Dresden Files RPG
by Evil Hat Productions
Edited by Fred Hicks
Review by Drew Bittner
Evil Hat Productions
Date: 01 July 2010 /
If you've read much SFRevu, you know we love us some Jim Butcher. Now, you can get into the action as well, with the Dresden Files Roleplaying Game. Take to the sinister streets of Chicago (or your own home town) as a wizard, a Knight of Faerie, a werewolf or even just a "clued in" cop. Battle supernatural monsters, solve weird crimes and finagle your way into places Man is Not Meant to Go.
Constructed in two volumes by the mad geniuses at Evil Hat Productions, with the full cooperation of Dresden Files creator Jim Butcher himself, the game offers players a chance to immerse themselves in Butcher's world.
The first volume--Vol. 1: Your Story--covers the mechanics of character creation and game play. The rules are relatively easy to learn (take it from a guy who's navigated the depths of AD&D's myriad editions) and character creation is a blast. This is key; if it isn't fun inventing your alter ego for a game, then a lot of enthusiasm can be lost right there. Luckily, the designers make it entertaining to develop a concept and flesh it out.
Vol. 2: Our World is where the real flavor of the books shines through. The book is mostly a guide to Harry Dresden's gigantic cast of friends, allies and enemies--with lots of notes on how to play with, against, and among them--with copious entries on supernatural monsters, politics, factions and turning your harmless, unsuspecting city into a hotbed of paranormal weirdness and danger. (This too is a lot of fun.)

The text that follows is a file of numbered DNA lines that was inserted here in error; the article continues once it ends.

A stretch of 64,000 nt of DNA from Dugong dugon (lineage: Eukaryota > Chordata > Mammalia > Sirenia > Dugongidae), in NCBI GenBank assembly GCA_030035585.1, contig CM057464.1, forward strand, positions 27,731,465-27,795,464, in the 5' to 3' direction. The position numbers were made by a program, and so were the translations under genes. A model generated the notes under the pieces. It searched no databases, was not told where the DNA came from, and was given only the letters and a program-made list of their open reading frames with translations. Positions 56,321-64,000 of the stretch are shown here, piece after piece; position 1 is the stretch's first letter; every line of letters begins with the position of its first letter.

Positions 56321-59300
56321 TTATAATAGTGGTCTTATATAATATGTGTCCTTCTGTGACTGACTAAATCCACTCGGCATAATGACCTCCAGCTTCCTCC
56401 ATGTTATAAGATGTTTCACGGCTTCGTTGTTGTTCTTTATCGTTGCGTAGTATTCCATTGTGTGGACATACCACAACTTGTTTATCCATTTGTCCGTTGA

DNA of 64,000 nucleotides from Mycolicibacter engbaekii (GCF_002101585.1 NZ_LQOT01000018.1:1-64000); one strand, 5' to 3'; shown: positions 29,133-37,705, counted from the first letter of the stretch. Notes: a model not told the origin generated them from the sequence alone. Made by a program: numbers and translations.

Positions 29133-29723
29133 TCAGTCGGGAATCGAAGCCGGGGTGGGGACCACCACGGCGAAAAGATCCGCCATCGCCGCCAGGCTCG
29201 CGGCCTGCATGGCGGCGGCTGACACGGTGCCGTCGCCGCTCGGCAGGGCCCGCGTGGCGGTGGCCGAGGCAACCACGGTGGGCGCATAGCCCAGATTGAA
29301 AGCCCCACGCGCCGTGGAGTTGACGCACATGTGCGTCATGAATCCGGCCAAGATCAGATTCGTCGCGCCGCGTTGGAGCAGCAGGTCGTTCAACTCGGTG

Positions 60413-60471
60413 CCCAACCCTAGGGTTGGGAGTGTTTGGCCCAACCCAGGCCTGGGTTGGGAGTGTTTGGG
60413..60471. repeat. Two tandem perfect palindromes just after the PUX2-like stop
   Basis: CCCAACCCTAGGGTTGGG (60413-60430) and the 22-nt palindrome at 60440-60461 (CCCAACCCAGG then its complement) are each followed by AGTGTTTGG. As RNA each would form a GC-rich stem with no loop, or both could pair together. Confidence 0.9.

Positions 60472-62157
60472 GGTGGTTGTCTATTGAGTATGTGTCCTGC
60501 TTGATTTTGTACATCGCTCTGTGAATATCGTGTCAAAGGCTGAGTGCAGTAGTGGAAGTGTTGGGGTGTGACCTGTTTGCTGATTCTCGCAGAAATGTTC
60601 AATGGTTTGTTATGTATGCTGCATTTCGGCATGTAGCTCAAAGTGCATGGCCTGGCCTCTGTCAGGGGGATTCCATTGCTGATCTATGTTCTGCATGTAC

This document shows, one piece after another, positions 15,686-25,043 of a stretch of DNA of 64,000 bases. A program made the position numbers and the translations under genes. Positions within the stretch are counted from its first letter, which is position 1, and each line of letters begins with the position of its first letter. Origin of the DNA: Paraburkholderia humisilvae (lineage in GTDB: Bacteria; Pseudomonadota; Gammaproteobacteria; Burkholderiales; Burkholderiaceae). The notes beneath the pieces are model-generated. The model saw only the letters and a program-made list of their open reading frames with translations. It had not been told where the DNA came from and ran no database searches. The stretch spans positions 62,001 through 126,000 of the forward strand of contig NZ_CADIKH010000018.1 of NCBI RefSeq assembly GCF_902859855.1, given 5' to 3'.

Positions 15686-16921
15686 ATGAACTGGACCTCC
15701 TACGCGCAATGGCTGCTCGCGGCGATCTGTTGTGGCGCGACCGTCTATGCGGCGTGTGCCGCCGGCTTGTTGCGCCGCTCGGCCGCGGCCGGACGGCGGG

Written by Billy Borden (a werewolf, roleplaying gamer and one of Harry's most staunch allies), the game itself reads like a manual for a game-in-development, liberally overwritten with notes by Harry and others. Many of these are delightful, amusing, or revealing of the character's mindset (or all three); in toto, they do a splendid job of evoking the personality of Butcher's singular world. There is a lot of "secret" information as well, combining bits and pieces strewn through the stories, such that a reader will quickly get up to date on the first ten stories. Beware of spoilers if you haven't read the books yet!
As much fun as this will be for newcomers and gaming enthusiasts alike, this is a banquet for Dresden fans. There's an overload of information in these pages, making it ridiculously easy to generate adventures from the street-level to the epic, but fans will go crazy for the way that ten novels' worth of content is organized. It is beautifully done.
In that vein, Fred Hicks and his team deserve tremendous credit for making this book visually engaging and a blast to read. The snarky asides between Harry and Billy (with notes from Bob and diverse others) are set up as handwritten edits, and some info is crossed out as "unsuitable for the public" (such as Charity Carpenter's dark past and Bob's true nature). There are also, very cleverly, alternatives offered to What Is Known, so that game masters do not need to be bound by the stories. Just the paths Harry *might* have taken makes for intriguing reading.
The artwork and book design are wonderful, mixing a variety of art styles and adding neat little flourishes to the page design (such as yellowing, smudges, stains and highlighter mark-ups); this appears to have been a work of love by the design team, and it shows.
Adapting a literary world to games can be a fraught endeavor. Sometimes rules will trump the flavor of the world, sometimes the world's intricacies will make real gameplay impossible. Happily, Hicks and the designers have found a perfect balance, creating a game that captures the essence of Butcher's work while allowing gamers to make that world their own.
Very impressive all around.
For more information, check out Evil Hat's website! The game is available now.